Brushing aside protesting teachers and parents, the Texas Senate late Monday passed a bill that would give school districts new powers to furlough and restructure the pay of teachers.
The bill now goes to the House.
The Senate already approved $4 billion in cuts in the special legislative session and the House will consider them later this week.
But senators on Monday took up the furlough bill as teachers and parents from North Texas and elsewhere demonstrated at the Capitol turning up the volume with the hope of turning up more votes.
With time slipping before final school funding votes, they want the Republican-controlled Legislature to spend more of the $6 billion remaining in the state's Rainy Day Fund.
That's why the money is there, said Dallas ISD elementary school teacher Chrisdya Houston. It's for us to be able to use when it's raining in Texas, and there is a storm in Texas right now.
Earlier Monday, Houston and other Dallas teachers boarded a bus to Austin to lobby lawmakers and help deliver a petition with 24,000 names against the cuts.
But the teachers also urged senators to block the bill by Sen. Florence Shapiro (R-Plano) that would let districts furlough teachers, cut teacher pay and shorten the time to notify teachers of layoffs from 45 to 10 days before school ends.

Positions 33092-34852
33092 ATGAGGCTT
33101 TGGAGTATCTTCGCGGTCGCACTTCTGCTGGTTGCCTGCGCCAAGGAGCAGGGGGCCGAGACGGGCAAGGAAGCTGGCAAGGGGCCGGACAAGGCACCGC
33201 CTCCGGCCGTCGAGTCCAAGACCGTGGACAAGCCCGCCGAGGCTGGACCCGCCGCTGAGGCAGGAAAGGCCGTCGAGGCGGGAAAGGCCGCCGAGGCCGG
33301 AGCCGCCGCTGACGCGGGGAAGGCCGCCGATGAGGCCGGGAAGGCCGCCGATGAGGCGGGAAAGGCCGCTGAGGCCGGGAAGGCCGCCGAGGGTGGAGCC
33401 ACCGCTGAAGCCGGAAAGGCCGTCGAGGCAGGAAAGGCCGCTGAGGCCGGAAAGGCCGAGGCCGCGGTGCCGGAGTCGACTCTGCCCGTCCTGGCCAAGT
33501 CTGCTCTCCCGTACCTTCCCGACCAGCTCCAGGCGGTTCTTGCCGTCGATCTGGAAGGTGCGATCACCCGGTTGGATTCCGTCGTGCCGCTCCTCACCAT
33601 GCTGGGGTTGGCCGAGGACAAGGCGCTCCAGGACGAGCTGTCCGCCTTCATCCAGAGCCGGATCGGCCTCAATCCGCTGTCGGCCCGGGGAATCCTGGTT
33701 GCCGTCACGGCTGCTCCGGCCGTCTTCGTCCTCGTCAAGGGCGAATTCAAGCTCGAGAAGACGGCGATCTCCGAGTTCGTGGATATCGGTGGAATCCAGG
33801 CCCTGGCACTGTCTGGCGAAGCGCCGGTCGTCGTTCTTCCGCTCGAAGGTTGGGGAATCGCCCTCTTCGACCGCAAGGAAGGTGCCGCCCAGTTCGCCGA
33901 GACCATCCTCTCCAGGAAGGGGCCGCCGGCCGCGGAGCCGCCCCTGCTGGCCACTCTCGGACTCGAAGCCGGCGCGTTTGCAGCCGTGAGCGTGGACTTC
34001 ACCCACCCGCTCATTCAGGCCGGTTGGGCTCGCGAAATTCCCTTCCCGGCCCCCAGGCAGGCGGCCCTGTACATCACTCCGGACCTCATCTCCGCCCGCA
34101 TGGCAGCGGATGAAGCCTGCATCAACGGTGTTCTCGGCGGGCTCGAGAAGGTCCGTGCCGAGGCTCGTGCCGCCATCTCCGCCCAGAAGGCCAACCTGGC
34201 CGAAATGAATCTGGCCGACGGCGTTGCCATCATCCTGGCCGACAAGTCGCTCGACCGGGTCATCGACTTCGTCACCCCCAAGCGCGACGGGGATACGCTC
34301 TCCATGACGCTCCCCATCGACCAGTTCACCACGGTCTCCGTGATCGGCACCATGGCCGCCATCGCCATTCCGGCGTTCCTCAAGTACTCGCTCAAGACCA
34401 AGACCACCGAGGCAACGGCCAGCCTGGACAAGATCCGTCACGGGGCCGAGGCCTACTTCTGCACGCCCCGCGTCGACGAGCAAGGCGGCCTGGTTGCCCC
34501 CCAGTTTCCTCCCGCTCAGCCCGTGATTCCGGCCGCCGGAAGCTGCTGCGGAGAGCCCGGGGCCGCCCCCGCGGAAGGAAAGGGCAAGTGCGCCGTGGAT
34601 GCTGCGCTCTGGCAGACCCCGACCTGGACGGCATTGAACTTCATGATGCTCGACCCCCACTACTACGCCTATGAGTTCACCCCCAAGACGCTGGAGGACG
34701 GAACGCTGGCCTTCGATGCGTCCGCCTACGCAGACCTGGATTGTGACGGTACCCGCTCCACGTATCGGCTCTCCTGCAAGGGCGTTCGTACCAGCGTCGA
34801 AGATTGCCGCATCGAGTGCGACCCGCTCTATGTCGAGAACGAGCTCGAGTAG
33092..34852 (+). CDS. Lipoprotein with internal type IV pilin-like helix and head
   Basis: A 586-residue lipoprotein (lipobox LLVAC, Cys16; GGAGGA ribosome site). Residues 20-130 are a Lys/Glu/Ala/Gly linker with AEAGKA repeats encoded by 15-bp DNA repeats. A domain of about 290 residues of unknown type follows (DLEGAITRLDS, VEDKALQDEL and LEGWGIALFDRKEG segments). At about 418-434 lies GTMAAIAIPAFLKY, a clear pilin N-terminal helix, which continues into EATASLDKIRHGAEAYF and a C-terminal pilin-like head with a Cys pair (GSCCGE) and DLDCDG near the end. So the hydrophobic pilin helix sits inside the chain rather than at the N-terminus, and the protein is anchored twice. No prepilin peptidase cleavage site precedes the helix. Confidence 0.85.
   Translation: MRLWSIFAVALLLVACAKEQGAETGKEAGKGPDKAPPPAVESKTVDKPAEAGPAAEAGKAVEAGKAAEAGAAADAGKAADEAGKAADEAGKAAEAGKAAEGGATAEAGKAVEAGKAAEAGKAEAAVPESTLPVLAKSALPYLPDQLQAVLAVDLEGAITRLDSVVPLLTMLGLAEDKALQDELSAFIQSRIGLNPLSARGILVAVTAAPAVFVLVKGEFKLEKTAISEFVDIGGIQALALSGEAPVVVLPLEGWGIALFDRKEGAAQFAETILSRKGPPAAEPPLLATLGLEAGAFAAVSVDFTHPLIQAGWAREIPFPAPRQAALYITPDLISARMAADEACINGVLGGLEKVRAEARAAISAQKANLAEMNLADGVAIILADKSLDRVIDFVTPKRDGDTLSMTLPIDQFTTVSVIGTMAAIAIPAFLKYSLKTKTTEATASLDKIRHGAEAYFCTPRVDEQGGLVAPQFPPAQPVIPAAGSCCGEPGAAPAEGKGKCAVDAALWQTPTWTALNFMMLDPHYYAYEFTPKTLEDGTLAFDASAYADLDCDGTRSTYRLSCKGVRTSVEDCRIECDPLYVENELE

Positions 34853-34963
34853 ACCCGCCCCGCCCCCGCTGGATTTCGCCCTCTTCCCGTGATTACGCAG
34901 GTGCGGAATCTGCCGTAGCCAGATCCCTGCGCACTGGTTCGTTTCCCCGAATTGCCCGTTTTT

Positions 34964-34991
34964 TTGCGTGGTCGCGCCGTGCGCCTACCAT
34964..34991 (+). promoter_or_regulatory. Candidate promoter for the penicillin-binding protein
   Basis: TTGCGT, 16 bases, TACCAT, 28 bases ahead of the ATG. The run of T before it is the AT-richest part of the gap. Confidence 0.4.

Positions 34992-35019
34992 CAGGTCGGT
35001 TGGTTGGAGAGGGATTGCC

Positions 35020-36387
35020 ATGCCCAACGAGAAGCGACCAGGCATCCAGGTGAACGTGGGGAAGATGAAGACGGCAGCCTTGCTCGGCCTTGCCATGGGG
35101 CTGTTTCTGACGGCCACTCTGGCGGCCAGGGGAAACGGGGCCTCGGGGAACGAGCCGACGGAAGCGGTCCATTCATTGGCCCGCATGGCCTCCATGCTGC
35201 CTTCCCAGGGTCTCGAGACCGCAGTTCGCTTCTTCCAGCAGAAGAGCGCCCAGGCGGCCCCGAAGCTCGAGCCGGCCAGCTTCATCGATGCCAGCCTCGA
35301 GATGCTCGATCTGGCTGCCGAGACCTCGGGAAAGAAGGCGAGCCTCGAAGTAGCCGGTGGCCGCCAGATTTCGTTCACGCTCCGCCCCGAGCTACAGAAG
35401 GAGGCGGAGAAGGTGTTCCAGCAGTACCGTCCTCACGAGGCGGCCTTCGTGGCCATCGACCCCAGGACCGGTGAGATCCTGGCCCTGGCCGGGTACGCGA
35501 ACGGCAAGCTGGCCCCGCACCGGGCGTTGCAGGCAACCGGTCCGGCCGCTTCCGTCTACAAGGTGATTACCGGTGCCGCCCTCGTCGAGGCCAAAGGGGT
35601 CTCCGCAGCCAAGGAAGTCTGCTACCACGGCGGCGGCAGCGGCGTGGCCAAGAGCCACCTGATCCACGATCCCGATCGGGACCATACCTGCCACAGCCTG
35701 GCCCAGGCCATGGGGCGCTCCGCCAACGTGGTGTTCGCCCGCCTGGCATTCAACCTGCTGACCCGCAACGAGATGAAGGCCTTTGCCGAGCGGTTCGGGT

Shapiro said the measure would save jobs. We are trying to give them more tools, she explained. A furlough is a possibility; a reduction in salary across the board, one percent cuts, more tools so that school districts do not have to fire their teachers.
But lobbying groups like the American Federation of Teachers claim that by spending more, Shapiro's bill wouldn't be needed.
Why are we trying to cut funding to education when it should be a priority? Houston asked.
But the priority of Republicans in the senate is to balance the budget without raising taxes. So although the demonstration turned up the volume, it turned up no victory for more money.